The Kevin Myers article controversy in the Sunday Times was a telling moment for Irish media and one which had been inevitable for some time. Media outlets in Ireland have been clamouring to “out shock” their audiences with more outrageous content. Why? Perhaps under pressure to match their digital cousins whose videos and articles can be as salacious and outrageous as the number of clicks desire. Perhaps a young and inexperienced media who value clicks, retweets and shares over honest, considered, trustworthy commentary.
Trouble with the “shock” approach to journalism is that we assume because an outrageous video or piece of content has been watched or read 100,000 times and had “great engagement” that this is what people want to see. We assume that people want the outrageous.
According to Twitter founder David Streitfeld
“The trouble with the internet is that it rewards extremes. Say you’re driving down the road and see a car crash. Of course you look. Everyone looks. The internet interprets behaviour like this to mean everyone is asking for car crashes, so it tries to supply them.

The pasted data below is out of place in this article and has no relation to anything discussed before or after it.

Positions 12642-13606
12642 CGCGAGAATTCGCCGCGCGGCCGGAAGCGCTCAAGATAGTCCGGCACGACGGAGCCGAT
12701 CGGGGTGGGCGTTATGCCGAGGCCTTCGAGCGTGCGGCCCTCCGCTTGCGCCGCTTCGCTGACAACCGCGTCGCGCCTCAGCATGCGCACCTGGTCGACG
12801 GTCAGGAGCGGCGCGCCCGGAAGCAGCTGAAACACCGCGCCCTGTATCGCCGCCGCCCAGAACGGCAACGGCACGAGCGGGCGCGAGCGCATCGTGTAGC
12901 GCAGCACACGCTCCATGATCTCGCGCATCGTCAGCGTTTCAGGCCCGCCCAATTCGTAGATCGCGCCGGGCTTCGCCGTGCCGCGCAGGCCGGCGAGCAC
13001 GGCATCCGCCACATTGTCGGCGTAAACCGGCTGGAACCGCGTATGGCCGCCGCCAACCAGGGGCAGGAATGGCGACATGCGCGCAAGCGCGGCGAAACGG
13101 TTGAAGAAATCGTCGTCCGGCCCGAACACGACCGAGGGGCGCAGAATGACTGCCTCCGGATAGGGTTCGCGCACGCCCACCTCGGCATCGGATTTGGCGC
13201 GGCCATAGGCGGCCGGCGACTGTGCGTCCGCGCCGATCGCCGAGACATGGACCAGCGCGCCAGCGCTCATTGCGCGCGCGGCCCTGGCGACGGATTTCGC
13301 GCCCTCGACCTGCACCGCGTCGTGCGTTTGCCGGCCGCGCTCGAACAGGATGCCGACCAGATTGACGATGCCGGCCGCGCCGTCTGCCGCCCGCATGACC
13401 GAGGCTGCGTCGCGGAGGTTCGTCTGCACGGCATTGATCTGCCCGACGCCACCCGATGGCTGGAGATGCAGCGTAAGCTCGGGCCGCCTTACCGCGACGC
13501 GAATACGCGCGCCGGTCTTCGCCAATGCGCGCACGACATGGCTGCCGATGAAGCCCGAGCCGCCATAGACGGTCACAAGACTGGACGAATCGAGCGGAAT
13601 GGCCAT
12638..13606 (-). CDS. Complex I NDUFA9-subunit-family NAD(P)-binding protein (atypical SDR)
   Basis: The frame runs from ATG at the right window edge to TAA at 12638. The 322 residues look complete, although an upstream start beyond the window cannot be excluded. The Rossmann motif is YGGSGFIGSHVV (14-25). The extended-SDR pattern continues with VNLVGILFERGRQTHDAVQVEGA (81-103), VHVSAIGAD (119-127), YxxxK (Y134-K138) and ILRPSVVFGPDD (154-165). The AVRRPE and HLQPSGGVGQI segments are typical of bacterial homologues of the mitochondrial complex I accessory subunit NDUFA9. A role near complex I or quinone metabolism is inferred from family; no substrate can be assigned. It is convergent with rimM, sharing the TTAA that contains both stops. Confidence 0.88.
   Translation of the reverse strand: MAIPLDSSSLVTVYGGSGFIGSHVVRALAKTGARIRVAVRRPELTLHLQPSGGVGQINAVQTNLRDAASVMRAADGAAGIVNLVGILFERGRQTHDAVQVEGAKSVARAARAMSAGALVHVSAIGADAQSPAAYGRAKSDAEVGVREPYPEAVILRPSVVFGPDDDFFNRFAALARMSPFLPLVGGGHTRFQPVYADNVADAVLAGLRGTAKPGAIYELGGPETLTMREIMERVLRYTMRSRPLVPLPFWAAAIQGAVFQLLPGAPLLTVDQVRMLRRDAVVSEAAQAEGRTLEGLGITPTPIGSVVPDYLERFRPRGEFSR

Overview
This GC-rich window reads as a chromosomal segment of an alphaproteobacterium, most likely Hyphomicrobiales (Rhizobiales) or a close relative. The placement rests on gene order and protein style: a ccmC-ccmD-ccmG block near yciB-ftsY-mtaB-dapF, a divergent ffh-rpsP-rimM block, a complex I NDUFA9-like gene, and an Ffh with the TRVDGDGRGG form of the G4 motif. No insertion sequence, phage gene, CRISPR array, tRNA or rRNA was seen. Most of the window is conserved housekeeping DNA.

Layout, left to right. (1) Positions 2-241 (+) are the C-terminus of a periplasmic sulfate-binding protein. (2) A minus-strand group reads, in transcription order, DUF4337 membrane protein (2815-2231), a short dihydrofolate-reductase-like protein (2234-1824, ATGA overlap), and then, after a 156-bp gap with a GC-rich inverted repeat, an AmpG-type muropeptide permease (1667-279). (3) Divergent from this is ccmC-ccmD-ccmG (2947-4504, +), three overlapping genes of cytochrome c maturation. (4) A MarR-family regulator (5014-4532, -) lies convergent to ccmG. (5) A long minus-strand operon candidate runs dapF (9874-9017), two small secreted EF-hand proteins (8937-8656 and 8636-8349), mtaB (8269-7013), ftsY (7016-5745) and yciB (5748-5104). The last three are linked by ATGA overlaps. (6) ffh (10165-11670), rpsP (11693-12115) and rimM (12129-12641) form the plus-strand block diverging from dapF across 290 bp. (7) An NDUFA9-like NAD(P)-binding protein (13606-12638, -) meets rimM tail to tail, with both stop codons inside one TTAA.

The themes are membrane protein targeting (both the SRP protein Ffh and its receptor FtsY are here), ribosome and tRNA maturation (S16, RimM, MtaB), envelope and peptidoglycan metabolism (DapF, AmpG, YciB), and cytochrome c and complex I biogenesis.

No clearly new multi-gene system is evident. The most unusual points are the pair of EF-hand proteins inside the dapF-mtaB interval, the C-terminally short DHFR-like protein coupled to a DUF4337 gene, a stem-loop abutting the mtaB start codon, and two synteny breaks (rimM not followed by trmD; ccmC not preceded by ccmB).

I may look but after a while if the road to work continues to have car crashes on it, I will take another route. That’s why many audiences are taking another route. This should be a watershed moment for Irish media outlets – but I suspect it won’t be. It should be a wakeup call that listeners, viewers and readers don’t always want to be shocked. They don’t always want arguments, the outrageous and the Punch and Judy style interviews that characterise much of today’s current affairs coverage.
Media need to rebuild the architecture of content creation and start over. Value common sense over algorithms when it comes to deciding what matters to their audience.
Maybe then, the public will start trusting media again.